Energy > Climate Change
Black carbon – the power of soot
This article is the eleventh in a series focused on the causes and consequences of a warming planet
Have you ever experienced a cloud of black soot coming out of the exhaust of the diesel truck in front of you when the stoplight turns green? A major component of this soot is "black carbon." It is the material formed by the incomplete combustion of fossil fuels. Black carbon is emitted from gas and diesel engines and coal-fired power plants, including other sources that burn fossil fuels. It also comes from the burning of biomass (including wildfires).
Black carbon has negative implications for both human health and our climate. The inhaling of black carbon is associated with several health problems such as respiratory and cardiovascular diseases, cancer, and birth defects. But that is another story. We are concerned about the global warming impacts of black carbon.
Black carbon is not included as a greenhouse gas like carbon dioxide because it is not a gas but a solid. But its warming impact is significant. The bad news is that it is approximately 360,000 times more powerful at absorbing heat than carbon dioxide, according to the EPA. The good news is that black carbon only stays in the atmosphere for about a week.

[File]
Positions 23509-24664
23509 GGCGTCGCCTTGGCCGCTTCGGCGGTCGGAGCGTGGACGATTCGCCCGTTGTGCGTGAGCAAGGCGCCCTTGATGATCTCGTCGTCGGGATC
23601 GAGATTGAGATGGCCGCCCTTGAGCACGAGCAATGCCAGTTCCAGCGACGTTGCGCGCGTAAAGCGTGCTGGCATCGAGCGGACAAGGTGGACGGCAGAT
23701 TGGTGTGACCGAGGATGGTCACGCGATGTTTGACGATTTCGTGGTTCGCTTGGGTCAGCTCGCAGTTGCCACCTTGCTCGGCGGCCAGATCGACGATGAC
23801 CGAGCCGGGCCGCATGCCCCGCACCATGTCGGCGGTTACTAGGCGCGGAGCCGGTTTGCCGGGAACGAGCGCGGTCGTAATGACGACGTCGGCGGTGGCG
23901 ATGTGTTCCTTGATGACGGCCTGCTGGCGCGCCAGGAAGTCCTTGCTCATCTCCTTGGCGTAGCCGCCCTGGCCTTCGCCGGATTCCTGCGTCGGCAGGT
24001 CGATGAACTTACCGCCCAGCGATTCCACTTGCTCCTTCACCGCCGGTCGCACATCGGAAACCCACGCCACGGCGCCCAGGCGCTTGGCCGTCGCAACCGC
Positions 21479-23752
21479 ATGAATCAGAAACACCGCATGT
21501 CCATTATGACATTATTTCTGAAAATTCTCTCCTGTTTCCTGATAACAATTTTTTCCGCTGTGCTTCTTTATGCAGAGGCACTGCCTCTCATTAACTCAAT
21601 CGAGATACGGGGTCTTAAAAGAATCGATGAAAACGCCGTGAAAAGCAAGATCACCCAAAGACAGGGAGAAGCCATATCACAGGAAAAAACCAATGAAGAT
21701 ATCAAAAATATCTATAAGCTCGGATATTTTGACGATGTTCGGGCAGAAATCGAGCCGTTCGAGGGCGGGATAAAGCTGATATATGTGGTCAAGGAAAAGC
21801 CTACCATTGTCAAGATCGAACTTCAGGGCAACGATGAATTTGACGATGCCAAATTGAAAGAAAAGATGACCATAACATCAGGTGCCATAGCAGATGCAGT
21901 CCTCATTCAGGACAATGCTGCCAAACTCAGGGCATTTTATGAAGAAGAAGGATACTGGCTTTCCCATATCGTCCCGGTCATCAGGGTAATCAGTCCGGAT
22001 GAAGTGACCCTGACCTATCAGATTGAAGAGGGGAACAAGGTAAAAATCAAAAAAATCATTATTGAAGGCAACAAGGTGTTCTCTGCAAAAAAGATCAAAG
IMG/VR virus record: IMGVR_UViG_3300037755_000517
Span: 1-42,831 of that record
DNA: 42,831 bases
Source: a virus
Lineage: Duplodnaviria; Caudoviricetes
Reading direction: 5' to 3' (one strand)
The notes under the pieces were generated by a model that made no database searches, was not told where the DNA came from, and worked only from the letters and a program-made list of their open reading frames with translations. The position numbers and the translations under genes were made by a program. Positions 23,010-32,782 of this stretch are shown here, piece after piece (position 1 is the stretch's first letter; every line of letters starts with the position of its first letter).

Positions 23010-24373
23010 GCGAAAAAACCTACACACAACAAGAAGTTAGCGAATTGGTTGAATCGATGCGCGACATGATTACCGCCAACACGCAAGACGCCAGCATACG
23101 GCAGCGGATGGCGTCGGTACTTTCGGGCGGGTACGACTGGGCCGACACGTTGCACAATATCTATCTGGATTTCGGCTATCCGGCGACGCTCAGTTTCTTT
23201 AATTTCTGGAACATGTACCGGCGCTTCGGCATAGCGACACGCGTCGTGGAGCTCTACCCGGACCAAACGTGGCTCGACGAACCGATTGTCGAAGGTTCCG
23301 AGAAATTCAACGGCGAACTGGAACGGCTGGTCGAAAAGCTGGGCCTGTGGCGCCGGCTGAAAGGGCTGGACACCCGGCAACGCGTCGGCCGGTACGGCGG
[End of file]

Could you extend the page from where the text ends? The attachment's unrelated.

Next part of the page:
Because of its short lifetime in the atmosphere, black carbon needs to be constantly replenished in the atmosphere to maintain its warming impact. This provides an opportunity to quickly negate its warming impact by reducing black carbon emissions. Emissions in the US may decline substantially due mostly to controls on new diesel engines. Reductions are also expected in most other developed countries.
In the Arctic, black carbon falls out of the atmosphere and lands on snow. This darkens the surface of the snow and reduces the ability of the snow to reflect sunlight. So more sunlight is absorbed, creating heat that melts the snow.
See the Ag Decision Maker website for more from this series.
Don Hofstrand, retired extension agricultural business specialist, firstname.lastname@example.org
Reviewed by Dr. Eugene Takle, retired professor emeritus Iowa State University